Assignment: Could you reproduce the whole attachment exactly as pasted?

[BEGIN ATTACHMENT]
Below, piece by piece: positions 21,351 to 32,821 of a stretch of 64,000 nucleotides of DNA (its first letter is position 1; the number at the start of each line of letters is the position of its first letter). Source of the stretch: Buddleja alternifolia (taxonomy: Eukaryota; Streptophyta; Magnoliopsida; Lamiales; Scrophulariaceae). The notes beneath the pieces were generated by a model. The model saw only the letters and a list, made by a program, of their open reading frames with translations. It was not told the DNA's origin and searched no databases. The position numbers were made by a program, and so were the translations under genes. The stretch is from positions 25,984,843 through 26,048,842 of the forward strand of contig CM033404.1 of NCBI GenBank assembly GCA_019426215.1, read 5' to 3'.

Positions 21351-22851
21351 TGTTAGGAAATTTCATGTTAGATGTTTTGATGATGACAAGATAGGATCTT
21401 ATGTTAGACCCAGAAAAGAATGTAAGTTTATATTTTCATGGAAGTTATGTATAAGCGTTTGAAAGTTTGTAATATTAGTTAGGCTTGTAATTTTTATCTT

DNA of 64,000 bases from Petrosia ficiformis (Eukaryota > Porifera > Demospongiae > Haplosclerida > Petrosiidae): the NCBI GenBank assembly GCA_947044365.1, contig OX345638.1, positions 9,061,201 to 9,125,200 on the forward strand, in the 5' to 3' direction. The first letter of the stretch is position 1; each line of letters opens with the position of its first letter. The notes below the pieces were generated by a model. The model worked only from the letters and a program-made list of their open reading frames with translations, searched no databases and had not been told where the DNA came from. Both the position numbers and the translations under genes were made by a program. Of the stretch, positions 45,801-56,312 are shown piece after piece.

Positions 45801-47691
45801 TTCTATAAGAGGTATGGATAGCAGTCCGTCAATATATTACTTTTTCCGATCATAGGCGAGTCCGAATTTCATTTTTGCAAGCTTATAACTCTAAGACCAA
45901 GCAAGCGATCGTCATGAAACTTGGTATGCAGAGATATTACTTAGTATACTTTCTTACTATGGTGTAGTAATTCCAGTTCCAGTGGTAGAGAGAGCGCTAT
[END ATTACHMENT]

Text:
Below, piece by piece: positions 21,351 to 32,821 of a stretch of 64,000 nucleotides of DNA (its first letter is position 1; the number at the start of each line of letters is the position of its first letter). Source of the stretch: Buddleja alternifolia (taxonomy: Eukaryota; Streptophyta; Magnoliopsida; Lamiales; Scrophulariaceae). The notes beneath the pieces were generated by a model. The model saw only the letters and a list, made by a program, of their open reading frames with translations. It was not told the DNA's origin and searched no databases. The position numbers were made by a program, and so were the translations under genes. The stretch is from positions 25,984,843 through 26,048,842 of the forward strand of contig CM033404.1 of NCBI GenBank assembly GCA_019426215.1, read 5' to 3'.

Positions 21351-22851
21351 TGTTAGGAAATTTCATGTTAGATGTTTTGATGATGACAAGATAGGATCTT
21401 ATGTTAGACCCAGAAAAGAATGTAAGTTTATATTTTCATGGAAGTTATGTATAAGCGTTTGAAAGTTTGTAATATTAGTTAGGCTTGTAATTTTTATCTT

DNA of 64,000 bases from Petrosia ficiformis (Eukaryota > Porifera > Demospongiae > Haplosclerida > Petrosiidae): the NCBI GenBank assembly GCA_947044365.1, contig OX345638.1, positions 9,061,201 to 9,125,200 on the forward strand, in the 5' to 3' direction. The first letter of the stretch is position 1; each line of letters opens with the position of its first letter. The notes below the pieces were generated by a model. The model worked only from the letters and a program-made list of their open reading frames with translations, searched no databases and had not been told where the DNA came from. Both the position numbers and the translations under genes were made by a program. Of the stretch, positions 45,801-56,312 are shown piece after piece.

Positions 45801-47691
45801 TTCTATAAGAGGTATGGATAGCAGTCCGTCAATATATTACTTTTTCCGATCATAGGCGAGTCCGAATTTCATTTTTGCAAGCTTATAACTCTAAGACCAA
45901 GCAAGCGATCGTCATGAAACTTGGTATGCAGAGATATTACTTAGTATACTTTCTTACTATGGTGTAGTAATTCCAGTTCCAGTGGTAGAGAGAGCGCTAT